Arafat's successor to be sworn in

The Palestine Liberation Organisation has elected Mahmud Abbas as its chief, virtually ensuring he will succeed Yasir Arafat as president, at least for an interim period.

    Mahmud Abbas has been named as Arafat's successor

    The PLO executive committee vote was unanimous, said Palestinian cabinet minister Ibrahim Abu Najah. "That means no one will compete with him in the election for president."

     

    The PLO chairmanship was one of three positions held by Arafat, and it was the most important.

    He was also president of the Palestinian Authority (PA) and chief of the Fatah movement. 

    Abbas is to become head of the PLO, Palestinian parliament speaker Rawhi Fattuh has taken over as PA president until elections, and Faruq Qaddumi has been given leadership of Fatah.


    The PLO has been Arafat's vehicle for leadership of the Palestinian movement since 1969.

     

    Fattuh was to be sworn in on Thursday as the interim PA president, officials said.

    General elections for president are to be held within 60 days.

     

    Long-time Arafat confidant Qaddumi, who had opposed the 1993 Oslo accords with Israel that Abbas helped negotiate, cast his vote for Abbas by telephone from Paris.

    Kaddumi had been considered a potential contender for the post.


    Smooth transition

     

    Interim PA president Fattuh will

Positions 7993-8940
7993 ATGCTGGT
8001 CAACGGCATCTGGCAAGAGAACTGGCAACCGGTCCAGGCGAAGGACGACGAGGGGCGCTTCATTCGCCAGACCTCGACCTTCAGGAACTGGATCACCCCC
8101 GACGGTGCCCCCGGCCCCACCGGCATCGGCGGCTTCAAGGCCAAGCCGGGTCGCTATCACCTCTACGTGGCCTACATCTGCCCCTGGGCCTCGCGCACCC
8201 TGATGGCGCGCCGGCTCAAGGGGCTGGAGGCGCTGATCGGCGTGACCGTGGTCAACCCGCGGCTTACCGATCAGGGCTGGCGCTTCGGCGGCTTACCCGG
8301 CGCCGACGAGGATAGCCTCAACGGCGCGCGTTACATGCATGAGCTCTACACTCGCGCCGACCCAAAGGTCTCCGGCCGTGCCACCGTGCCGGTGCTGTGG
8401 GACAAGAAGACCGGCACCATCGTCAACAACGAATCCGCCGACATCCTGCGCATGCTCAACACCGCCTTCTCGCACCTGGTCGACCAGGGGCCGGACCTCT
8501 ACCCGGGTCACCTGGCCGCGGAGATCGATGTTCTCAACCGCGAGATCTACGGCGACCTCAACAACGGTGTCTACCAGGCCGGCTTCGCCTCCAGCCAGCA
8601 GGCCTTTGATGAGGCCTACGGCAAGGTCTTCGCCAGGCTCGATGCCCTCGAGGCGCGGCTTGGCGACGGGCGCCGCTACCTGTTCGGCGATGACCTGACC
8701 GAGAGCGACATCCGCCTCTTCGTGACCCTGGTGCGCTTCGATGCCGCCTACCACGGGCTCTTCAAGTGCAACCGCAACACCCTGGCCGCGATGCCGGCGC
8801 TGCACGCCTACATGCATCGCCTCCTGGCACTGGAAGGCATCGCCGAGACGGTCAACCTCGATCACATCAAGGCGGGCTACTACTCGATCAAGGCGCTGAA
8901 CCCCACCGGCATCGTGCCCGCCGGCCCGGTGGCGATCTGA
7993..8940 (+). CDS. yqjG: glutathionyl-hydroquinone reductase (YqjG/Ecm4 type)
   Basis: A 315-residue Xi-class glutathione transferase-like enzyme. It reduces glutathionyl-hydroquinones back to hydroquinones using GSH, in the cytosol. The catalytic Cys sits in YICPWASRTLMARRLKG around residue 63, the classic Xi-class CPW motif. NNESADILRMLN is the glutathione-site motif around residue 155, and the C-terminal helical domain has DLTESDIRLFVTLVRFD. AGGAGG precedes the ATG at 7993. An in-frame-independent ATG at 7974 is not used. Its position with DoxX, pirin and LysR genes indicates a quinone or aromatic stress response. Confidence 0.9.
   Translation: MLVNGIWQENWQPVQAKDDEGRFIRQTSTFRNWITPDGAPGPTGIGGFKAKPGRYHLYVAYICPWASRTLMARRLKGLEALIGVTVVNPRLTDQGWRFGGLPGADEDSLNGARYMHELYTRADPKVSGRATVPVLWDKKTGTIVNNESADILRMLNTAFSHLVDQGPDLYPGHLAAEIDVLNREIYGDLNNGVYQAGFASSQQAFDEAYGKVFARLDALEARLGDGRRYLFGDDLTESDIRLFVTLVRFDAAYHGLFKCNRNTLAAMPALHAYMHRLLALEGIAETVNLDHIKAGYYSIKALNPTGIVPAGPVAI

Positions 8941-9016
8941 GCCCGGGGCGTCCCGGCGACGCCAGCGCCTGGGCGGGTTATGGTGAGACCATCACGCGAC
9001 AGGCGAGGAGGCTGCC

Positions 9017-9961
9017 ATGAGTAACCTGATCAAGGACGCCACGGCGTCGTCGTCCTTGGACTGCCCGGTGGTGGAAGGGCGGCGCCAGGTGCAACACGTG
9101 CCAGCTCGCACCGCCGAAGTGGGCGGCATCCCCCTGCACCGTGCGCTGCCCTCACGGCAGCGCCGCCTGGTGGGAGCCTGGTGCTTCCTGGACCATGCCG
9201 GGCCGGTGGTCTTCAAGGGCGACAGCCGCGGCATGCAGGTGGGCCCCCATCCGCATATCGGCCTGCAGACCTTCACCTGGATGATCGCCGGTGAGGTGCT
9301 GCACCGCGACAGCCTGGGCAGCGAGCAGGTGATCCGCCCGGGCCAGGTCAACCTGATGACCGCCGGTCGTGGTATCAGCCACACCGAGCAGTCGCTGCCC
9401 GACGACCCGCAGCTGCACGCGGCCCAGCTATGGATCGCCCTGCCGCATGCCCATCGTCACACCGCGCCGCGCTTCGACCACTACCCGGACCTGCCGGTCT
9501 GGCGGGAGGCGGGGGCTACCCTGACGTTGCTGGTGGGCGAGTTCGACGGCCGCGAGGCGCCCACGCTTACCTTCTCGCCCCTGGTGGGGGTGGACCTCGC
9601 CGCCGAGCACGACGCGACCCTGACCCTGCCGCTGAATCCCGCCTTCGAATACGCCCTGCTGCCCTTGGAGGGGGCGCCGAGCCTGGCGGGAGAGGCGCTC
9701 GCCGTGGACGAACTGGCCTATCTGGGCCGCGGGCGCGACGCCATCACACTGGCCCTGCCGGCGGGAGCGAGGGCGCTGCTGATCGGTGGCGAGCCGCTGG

be sworn in on Thursday

    Palestinian leaders signalled their determination to ensure a smooth transition by scheduling the swearing-in ceremony of Parliament Speaker Fattuh and electing a new PLO chairman just hours after Arafat's death.

     

    Abbas has been acting as caretaker leader, along with Palestinian Prime Minister Ahmad Quraya.

     

    "We can be certain the transition will be smooth and the Palestinian people deserve to have free and fair elections," Palestinian cabinet minister Saib Uraiqat said.

     

    Abbas is likely to begin wielding effective power immediately, even while Fattuh holds the official reins.

     

    Fattuh, 55, grew up in the Rafah refugee camp in Gaza.

    He left Gaza for studies abroad in the 1960s, joined Fatah in 1968 and returned from exile in 1994, along with Arafat and other Palestinian officials.

     

    In the first Palestinian general elections in 1996, he was elected to parliament on a Fatah slate. In 2003, he was appointed agriculture minister and a year later was chosen as speaker, replacing Quraya who became prime minister.

    SOURCE: Agencies


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